Assume now that the control system is operating normally, and that valves 69 and 71 are switched to disconnect the emergency water supply. Liquid passing from the hearth through valve 69 can flow either to heat exchanger 73 or control valve 75. The control valve includes three ports which, for the sake of convenience, will be called the left port 79, the top port 81, and the right port 83. The right port is the outlet port and the other ports should be considered the inlet ports. The controlvalve also includes thermostat 77 which opens or closes the left and top ports in response to the sensed temperature at the outlet of the valve. The control valve is constructed so that the size of the openings of the left and top ports are continuouslyvariable. If the temperature of the liquid at the outlet port of the valve is too high, say, greater than 230.degree. F., the thermostat constricts the top port and opens the left port, so that liquid leaving the valve is mostly liquid which has passedthrough heat exchanger 73 (and which is therefore cooled). If the temperature of the liquid at the outlet port is too low, the thermostat constricts the left port and opens the top port, so that most of the liquid leaving the valve comes directly fromthe hearth and not from the heat exchanger. The latter valve setting will increase the temperature of the liquid flowing back to the hearth.

The control valve passes a continuously variable mixture of liquid from the left and top ports. The greater the proportion of liquid taken from the left port, the lesser the proportion taken from the top port, and vice versa. The structure ofthe control valve does not form a part of the invention, as this type of valve is commercially available.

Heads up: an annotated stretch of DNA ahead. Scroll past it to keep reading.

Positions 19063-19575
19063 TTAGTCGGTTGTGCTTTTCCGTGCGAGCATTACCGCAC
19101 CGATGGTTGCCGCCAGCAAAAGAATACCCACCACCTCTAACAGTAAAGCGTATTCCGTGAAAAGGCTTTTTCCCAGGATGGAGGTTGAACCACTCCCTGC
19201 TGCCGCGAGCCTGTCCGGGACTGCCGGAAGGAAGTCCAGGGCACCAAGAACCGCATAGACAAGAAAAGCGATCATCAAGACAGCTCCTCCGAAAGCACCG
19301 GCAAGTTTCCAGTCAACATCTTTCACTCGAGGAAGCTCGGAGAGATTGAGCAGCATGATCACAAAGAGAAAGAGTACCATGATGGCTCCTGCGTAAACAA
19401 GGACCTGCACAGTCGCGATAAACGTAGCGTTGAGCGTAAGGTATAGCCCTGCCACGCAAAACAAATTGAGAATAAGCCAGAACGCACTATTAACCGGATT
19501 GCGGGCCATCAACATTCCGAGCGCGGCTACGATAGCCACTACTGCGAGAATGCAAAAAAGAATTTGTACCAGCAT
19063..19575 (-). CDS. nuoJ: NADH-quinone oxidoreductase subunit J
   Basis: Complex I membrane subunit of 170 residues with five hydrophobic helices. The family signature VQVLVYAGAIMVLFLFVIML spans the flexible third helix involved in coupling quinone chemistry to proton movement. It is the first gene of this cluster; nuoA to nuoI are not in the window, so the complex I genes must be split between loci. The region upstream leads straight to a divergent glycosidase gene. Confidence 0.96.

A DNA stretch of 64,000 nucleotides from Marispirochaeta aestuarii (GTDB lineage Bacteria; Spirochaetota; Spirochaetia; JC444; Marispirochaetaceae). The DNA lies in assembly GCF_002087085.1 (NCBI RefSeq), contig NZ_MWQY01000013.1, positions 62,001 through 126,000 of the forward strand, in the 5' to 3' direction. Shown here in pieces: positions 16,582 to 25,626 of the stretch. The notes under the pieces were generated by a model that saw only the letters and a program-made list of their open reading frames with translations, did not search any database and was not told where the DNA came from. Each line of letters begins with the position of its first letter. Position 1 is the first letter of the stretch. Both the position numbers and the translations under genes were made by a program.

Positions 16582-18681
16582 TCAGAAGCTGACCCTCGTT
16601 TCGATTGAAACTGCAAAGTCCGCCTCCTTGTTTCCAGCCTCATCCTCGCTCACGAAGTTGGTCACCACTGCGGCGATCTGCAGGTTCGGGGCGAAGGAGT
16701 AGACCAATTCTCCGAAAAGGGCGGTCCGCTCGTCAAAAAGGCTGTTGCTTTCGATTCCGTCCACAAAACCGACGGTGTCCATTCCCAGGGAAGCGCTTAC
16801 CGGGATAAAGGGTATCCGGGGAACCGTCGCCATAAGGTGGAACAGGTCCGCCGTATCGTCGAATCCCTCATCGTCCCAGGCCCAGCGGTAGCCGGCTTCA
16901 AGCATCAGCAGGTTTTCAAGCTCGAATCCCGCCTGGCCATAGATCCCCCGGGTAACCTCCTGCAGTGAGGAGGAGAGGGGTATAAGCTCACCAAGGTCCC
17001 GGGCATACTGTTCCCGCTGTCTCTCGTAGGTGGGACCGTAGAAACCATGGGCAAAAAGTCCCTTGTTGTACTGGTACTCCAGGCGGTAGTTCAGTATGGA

In the normal and preferred mode of operation, the liquid should enter the hearth at about 230.degree. F. and should leave at about 300.degree. F.

The liquid leaving the control valve passes through an air separator 85 which removes air bubbles that may have entered the system if the emergency water system was in use. An expansion tank 87 provides a source of stored liquid whichcompensates for leaks in the system. A level controller 89 is also provided. Pump 91 maintains the flow of liquid through the system. The liquid flows generally counterclockwise, as shown in FIG. 9.

The invention can be modified in many ways. For example, although the "stepped" combustion surfaces, shown in FIG. 1, is preferred, it is not absolutely necessary. The entire combustion surface of the hearth can be located in one plane.

Also, in the embodiment shown above, there is exactly one liquid circuit. That is, the same liquid travels through one serpentine path, traversing substantially the entire hearth surface. It is also possible to subdivide the combustion surfaceinto two or more regions, and to provide a separate liquid circuit, and a separate temperature regulating system, for each such region.

The shape of the serpentine channel can also be modified. Other shapes, such as spirals, could be used instead of the "zig-zag" shape of the channel, for example. The height of the recesses above the tube can be varied, according to the generalguidelines noted above.

Other modifications to the invention can be made, as will be apparent to those skilled in the art. All such modifications should be deemed within the spirit and scope of the following claims.